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September 27, 2004

The Odd Specialization

I’m slowly digging out from under the many comments and emails last week. Thanks to everyone who stopped by. I’ve got a long list of questions to answer and topics to cover (though please, send more if you have them). Bear with me if it takes a bit to get to your questions.

When I wrote up who I am and what I do last week, a lot of you were surprised at the notion of "Democratic” and "Republican” pollsters. "An odd specialization,” noted commenter Shannon L. Astute emailer KW asked:

Polls conducted by unbiased sources are most trusted by the public, why would you want to proclaim yourself to be a democratic or republican pollster? Don't campaigns want authentic data too? Does this limit your employment opportunities (if I were a republican candidate, why would I hire a democrat pollster?)

Campaigns certainly want authentic data, but they almost always hire pollsters who take clients of only one party or the other, just like the consultants who produce television and direct mail advertising.

"Trust," as commenter Rob put it succinctly, is one big reason for the specialization. I’ll let him finish the thought:

To design appropriate questions for surveys, campaigns can't help but reveal something of their strategies and tactics to pollsters. Given the possibility for damaging leaks, party consistency is at least one way to be a gain a bit more comfort -- though leaks still occur.
I’ll put it more strongly. Modern campaigns, by necessity, typically reveal everything of their strategies to pollsters. Pollsters are typically part of the management team that designs the campaign’s strategy. We use the surveys to test and refine the campaign's messages as well as the attacks we expect from our opponents.

Another reason is choice. Most of us started as political activists working on campaigns. We got into polling work because we want to help our side win, so we don’t mind limiting ourselves to just one side. Does it limit other opportunities, such as corporate research, interest groups or news outlets? Probably, though that’s why Democratic and Republican pollsters often team up, like Democrat Peter Hart and Republican Bill McInturff for the NBC/Wall Street Journal poll, to counter the perception of bias.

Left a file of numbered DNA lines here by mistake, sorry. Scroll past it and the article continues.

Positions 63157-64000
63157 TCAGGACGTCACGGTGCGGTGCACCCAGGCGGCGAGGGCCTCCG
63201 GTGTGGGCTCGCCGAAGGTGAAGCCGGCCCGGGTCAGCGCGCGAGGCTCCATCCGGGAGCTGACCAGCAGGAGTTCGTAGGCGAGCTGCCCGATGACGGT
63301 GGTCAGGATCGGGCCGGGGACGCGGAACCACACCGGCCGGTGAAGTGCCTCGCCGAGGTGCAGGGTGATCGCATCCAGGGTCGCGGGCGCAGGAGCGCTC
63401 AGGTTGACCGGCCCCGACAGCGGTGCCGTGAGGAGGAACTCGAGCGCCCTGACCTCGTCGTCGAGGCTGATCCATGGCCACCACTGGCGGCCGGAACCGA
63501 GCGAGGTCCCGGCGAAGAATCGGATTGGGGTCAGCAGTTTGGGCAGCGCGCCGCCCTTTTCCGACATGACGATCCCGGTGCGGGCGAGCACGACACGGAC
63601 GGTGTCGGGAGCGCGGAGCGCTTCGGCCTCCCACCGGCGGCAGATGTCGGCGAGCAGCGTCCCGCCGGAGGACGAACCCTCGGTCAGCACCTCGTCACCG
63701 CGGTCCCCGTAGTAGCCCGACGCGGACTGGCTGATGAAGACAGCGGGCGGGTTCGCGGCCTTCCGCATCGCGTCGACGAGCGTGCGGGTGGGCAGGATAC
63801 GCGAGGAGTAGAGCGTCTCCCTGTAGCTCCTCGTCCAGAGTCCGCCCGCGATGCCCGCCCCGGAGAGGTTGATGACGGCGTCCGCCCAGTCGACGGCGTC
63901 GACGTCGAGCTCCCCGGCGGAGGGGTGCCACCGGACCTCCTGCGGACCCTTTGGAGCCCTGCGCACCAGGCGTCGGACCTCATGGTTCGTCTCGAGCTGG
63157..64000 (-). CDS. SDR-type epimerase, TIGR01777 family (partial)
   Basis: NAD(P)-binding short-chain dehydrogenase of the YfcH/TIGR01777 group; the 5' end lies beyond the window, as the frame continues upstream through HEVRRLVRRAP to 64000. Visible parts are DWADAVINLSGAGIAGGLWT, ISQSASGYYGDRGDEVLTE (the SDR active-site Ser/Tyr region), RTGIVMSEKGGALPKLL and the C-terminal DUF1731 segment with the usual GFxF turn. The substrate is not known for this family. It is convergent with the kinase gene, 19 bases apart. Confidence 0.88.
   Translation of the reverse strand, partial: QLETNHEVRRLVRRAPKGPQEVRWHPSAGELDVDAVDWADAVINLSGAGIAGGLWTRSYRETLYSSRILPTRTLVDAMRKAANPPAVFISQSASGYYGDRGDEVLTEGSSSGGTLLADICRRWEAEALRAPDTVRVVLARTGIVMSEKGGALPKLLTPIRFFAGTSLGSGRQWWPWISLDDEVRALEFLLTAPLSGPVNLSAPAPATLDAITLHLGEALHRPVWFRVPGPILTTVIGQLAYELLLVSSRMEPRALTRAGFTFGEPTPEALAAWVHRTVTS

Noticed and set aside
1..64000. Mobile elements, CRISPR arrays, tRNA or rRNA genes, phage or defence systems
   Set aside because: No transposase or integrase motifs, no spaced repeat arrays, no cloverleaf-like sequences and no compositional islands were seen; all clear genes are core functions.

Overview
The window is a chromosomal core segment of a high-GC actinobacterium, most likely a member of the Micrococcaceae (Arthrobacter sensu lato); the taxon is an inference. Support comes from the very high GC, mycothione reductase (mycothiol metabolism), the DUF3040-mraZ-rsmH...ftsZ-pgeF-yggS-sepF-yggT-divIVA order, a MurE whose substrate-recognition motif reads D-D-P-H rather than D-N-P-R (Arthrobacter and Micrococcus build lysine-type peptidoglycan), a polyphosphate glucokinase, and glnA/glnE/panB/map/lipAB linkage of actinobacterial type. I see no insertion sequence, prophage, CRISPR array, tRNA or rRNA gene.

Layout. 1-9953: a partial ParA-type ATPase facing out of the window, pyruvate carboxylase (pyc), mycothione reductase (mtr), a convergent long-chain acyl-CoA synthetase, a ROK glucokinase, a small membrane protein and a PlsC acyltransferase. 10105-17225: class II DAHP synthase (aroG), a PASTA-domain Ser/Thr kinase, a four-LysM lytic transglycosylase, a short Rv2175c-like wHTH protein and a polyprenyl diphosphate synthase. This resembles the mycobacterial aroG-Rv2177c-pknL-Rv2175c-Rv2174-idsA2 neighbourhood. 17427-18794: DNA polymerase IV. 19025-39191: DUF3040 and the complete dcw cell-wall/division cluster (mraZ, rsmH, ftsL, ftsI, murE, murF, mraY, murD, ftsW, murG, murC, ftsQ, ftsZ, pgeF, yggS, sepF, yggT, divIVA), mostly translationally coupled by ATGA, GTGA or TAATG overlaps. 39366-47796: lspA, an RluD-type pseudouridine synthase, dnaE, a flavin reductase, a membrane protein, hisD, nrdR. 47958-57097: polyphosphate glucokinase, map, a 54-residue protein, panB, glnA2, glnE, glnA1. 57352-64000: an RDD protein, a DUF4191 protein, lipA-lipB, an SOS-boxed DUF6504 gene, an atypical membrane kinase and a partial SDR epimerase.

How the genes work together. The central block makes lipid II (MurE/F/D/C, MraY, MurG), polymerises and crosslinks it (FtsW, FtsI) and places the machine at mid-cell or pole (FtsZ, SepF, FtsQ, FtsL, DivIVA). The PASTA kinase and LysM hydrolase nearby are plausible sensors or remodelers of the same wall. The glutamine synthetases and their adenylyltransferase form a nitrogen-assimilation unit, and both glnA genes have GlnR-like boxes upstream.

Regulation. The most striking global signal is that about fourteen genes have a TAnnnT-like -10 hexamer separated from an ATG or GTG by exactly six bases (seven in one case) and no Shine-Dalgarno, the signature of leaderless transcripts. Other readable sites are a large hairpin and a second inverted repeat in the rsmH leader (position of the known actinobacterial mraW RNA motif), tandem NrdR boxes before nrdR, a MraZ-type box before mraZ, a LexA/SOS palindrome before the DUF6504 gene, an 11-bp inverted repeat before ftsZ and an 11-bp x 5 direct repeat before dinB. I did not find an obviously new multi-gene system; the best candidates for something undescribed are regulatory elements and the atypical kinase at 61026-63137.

Ultimately, we know our first job is getting the numbers right rather than spinning the results, and that is the approach we take privately with our clients.

Disclaimer: Academic studies of publicly released internal campaign polls have shown evidence of bias. The polls done by Democratic firms typically seem a few points more favorable to the Democratic candidates, the Republican polls similarly favorable to Republicans. But most internal campaign polls never see the light of day, and we don’t see those patterns in the whole of our work. As such, we believe the finding of bias occurs because campaigns are absolutely biased about which poll they choose to release. Candidates want to tout surprisingly good news and bury the unexpectedly bad. Hence, the publicly released polls seem skewed. Caveat Emptor (see this paper by University of Oregon Professor Joel Bloom for a good review of the issue).

Update: I neglected to mention that Republican pollster Todd Rehm also posted a thoughtful comment on this subject (scroll down to the end of the comments). Please note that contributions from any of my colleagues lurking out there are always welcome.

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Posted by Mark Blumenthal on September 27, 2004 at 01:51 PM in Pollsters | Permalink

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